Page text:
The River Crouch is, in effect, an estuary, and as such is mainly tidal seawater.
It is the river immediately north of the eastern Thames.
On clear days, as you look south, ie across the river from the quay, the upper works of ships moving on the Thames can be seen from Burnham, as can the Kent coast (a distant line of blue hills) and the Thames Estuary windfarm.
The square tower blocks in the distance and to your right mark central Southend. They are around 7.5 miles away.
The River Crouch flows low through flat landscape under vast skies. It is famous for its yachting and oysters.
Fish include mullet, sea bass, flounders, sole, skate and herring, depending on the season. Seals live in two colonies in the river, one in the river mouth and the other in the River Roach. Sometimes loan seals can be seen swimming through the moorings.
Further upriver (towards the source) the Crouch Valley heights rise gently from each bank, which is marked by saltings, marshland, mudflats, and, increasingly, vineyards.
There are even some sandy beaches where a quirk of the tide filters out the silt.
Reporting a problem or making a suggestion
If you have spotted a problem or want to make a suggestion about the River Crouch, you can send an email to this address, firstname.lastname@example.org, using the subject title, COMPLAINT – RIVER, or SUGGESTION – RIVER.
You may also want to contact The Crouch Harbour Authority.
River mouth and river name
The mouth of the river is marked on the north shore by Holliwell Point. This is some five miles to the east (your left as viewed from the quay)
At the western end, towards its source, the Crouch ceases to be navigable at Battlesbridge, 17.5 miles to the west.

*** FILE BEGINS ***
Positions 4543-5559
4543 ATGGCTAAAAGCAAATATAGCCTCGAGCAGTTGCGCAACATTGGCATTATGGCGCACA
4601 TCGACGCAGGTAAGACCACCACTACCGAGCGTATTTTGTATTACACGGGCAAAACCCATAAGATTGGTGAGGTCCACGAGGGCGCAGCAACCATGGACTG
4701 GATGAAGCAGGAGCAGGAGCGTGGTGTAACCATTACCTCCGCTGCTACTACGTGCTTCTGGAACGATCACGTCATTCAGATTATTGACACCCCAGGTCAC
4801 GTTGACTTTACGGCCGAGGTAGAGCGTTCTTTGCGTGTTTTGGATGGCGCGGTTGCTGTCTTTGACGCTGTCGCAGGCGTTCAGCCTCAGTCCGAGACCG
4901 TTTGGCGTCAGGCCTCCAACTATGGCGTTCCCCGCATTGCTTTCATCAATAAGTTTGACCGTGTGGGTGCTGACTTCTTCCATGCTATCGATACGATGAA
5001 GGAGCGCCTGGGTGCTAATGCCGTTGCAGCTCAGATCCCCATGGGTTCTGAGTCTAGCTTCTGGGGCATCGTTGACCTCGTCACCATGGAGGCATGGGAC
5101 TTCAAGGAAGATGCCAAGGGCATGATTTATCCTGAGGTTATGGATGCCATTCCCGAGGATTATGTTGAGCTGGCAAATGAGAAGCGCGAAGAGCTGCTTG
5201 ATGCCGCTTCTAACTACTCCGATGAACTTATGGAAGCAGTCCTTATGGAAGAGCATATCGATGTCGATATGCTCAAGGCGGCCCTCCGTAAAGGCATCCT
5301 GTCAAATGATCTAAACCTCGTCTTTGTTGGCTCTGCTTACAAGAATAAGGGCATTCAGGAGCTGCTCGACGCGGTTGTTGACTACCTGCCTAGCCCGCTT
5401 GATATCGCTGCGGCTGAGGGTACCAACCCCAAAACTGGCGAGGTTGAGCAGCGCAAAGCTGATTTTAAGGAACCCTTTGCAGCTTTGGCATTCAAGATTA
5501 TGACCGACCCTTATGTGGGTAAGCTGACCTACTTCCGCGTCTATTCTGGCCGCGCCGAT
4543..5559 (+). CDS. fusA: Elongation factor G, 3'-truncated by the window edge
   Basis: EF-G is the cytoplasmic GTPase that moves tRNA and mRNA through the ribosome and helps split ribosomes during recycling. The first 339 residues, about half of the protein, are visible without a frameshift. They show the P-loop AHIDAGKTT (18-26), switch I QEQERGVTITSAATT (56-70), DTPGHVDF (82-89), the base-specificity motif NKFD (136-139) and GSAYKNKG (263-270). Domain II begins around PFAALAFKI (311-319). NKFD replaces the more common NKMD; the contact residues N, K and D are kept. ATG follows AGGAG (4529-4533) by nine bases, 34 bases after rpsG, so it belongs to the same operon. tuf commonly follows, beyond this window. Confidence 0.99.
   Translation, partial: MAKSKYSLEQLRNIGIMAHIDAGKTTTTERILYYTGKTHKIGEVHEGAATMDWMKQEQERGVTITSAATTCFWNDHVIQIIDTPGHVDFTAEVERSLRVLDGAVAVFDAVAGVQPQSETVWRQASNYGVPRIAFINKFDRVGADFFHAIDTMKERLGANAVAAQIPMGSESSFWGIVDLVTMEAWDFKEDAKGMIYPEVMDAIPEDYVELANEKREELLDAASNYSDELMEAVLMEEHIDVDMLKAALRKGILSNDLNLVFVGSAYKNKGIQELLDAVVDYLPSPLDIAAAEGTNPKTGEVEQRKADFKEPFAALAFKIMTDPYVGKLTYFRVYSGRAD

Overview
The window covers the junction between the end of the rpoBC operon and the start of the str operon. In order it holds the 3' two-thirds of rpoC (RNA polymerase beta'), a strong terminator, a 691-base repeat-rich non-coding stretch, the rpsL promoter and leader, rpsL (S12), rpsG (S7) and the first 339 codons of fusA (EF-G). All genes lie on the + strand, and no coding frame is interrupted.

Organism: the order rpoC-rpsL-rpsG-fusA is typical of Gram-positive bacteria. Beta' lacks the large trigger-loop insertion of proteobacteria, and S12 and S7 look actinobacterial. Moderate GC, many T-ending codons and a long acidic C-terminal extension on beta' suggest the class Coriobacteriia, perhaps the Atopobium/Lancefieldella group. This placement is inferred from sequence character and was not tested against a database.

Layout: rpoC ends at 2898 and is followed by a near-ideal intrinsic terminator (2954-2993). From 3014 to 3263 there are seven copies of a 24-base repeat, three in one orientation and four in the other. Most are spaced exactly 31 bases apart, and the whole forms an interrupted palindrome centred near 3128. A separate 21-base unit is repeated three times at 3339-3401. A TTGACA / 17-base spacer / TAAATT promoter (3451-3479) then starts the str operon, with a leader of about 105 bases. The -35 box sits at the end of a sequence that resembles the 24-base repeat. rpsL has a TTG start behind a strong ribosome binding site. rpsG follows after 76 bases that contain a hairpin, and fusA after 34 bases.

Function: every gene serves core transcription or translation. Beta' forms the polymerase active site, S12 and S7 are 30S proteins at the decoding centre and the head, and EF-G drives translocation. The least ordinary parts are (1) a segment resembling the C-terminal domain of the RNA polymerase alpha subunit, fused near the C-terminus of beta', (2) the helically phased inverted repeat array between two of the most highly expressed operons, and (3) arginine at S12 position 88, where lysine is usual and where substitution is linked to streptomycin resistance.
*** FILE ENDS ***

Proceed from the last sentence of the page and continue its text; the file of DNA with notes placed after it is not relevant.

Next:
The river was once known as the Huolve or Wholve, this name taken from the original name for Hullbridge, which is about 10 miles to the west, opposite South Woodham Ferrers.
The deepwater channel
The channel, or fairway, is the deepest part of the river.
It is on the southern (far) side of the Crouch (some 30ft deep, depending on the state of the tide), and is regularly dredged to allow large ships to make their way to the Baltic Wharf opposite Creeksea. It is marked with lit navigation buoys.
The red buoys mark the port (left) margin of the fairway (as you approach from the sea which is to your left as viewed from the quay) and the green buoys mark the starboard (right) side.
If you are sailing, motoring or rowing on the river, you MUST keep clear of the large ships because they have no room to turn and take a long time to stop. And they are a lot bigger than you.
To learn more about their Coastal Project, just click here.
Swimmers beware – see Swimming in the Crouch
Tides, wind and floods
For more information, click here.